People gamble for a variety of reasons: the adrenaline rush from winning money, socialising with friends, or as a way to distract themselves from worries or stress. But for some, gambling can become a serious problem. If you find yourself betting more than you can afford to lose, borrowing money or feeling anxious and depressed about your gambling, you may be suffering from a gambling disorder. Fortunately, help is available. You can get treatment, join a support group or try self-help tips.
Gambling involves the placing or staking of something of value (usually money) on an event whose outcome is determined by chance, luck or skill. It is an activity that takes many forms, from playing card or board games for small amounts of money with friends to buying lottery tickets and entering sports betting pools. It can also take the form of a video game in which players wager collectible items, such as small discs or trading cards, on the outcome of a match or battle. In the US, the legalized gambling industry is worth over $335 billion.
Throughout history, understanding of gambling and the problems associated with it has undergone a number of significant changes. In the past, it was common to consider individuals who experienced problems with gambling to be addicted to gambling. This view was reflected in, or stimulated by, the descriptions of pathological gambling in the various editions of the Diagnostic and Statistical Manual of Mental Disorders (DSM), published by the American Psychiatric Association.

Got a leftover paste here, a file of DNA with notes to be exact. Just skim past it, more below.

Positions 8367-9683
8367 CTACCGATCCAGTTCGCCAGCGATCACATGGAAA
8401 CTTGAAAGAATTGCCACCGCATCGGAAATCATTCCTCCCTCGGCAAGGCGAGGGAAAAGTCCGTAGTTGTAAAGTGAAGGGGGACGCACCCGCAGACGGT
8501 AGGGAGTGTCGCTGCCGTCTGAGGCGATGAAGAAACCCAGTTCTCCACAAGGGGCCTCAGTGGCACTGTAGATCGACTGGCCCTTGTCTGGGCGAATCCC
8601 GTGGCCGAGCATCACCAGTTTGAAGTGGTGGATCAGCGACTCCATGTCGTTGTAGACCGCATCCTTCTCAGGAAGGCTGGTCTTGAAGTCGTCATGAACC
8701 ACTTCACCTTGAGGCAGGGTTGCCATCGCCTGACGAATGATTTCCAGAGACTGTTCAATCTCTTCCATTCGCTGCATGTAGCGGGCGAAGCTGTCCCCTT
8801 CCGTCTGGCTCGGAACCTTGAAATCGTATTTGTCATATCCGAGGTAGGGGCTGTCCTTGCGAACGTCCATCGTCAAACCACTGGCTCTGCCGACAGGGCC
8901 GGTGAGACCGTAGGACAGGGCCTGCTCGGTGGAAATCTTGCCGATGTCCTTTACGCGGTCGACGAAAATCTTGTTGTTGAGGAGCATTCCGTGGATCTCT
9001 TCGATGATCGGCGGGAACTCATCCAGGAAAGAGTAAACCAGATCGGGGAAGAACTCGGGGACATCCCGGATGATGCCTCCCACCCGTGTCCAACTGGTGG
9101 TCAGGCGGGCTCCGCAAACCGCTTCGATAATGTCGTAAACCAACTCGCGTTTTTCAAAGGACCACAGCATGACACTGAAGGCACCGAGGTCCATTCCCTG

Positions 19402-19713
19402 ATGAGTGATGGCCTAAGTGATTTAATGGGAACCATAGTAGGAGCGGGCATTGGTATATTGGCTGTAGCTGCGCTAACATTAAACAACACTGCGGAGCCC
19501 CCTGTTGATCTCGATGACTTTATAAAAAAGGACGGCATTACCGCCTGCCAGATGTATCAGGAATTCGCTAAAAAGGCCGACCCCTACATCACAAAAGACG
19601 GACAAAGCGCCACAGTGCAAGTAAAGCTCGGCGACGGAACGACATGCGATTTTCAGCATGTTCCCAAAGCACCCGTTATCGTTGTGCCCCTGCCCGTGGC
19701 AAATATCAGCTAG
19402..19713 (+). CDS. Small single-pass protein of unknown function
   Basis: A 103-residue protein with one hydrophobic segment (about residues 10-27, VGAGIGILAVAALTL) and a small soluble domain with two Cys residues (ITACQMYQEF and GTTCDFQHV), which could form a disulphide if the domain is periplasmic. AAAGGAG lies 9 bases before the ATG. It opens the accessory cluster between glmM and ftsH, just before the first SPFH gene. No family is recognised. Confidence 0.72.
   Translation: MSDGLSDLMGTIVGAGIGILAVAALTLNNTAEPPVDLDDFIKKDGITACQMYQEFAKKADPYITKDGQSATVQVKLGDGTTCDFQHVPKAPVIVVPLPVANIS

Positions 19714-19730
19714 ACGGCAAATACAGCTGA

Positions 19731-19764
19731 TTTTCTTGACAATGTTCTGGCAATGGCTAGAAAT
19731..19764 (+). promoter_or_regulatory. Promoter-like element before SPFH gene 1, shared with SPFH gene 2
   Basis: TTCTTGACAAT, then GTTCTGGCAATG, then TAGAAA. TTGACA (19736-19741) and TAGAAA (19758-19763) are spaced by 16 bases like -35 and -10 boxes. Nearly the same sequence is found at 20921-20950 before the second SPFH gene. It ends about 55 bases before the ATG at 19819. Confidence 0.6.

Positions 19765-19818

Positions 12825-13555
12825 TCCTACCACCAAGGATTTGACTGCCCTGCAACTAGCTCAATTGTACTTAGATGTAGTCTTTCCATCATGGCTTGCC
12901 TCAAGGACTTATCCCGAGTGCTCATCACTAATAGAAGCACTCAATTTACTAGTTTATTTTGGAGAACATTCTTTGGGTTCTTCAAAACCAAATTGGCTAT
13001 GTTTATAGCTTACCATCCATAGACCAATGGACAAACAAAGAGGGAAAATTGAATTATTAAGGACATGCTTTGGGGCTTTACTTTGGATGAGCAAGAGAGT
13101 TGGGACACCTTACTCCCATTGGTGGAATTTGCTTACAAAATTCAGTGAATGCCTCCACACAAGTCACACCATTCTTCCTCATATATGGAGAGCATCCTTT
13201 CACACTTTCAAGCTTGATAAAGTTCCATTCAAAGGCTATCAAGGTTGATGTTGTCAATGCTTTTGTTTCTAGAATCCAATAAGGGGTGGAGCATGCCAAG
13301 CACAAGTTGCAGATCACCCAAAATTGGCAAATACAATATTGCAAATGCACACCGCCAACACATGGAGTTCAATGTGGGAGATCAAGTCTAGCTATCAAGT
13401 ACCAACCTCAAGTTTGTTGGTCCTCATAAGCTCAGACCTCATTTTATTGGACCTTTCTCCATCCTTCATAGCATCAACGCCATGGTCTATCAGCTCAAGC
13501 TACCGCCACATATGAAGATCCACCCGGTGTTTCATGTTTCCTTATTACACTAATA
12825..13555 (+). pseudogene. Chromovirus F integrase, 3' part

In the DSM-5, pathological gambling has been placed in a new section on behavioral addictions. This reflects research showing that it shares characteristics with substance-related disorders in clinical expression, brain origin, comorbidity and physiology. It is not yet known whether the move to a new section will significantly change research, treatment or prevention of gambling disorder.
While the US Food and Drug Administration does not approve any medications to treat gambling disorder, a number of psychotherapies are effective. Among the most common, cognitive behavioural therapy (CBT) addresses beliefs and thoughts about gambling. For example, someone who has a gambling disorder may believe that they are more likely to win than they actually are or that certain rituals can increase their chances of winning. CBT aims to challenge these beliefs and help the individual develop healthier ways of thinking and behaving. Other types of psychotherapy, such as family or group therapy, can be useful for families of someone with a gambling disorder. These can teach them how to manage their finances and set healthy boundaries. They can also learn how to cope with stress and deal with other mental health issues that are contributing to their gambling problems. Lastly, physical exercise can improve mood and reduce cravings for gambling. Some research suggests that this is because of the release of endorphins.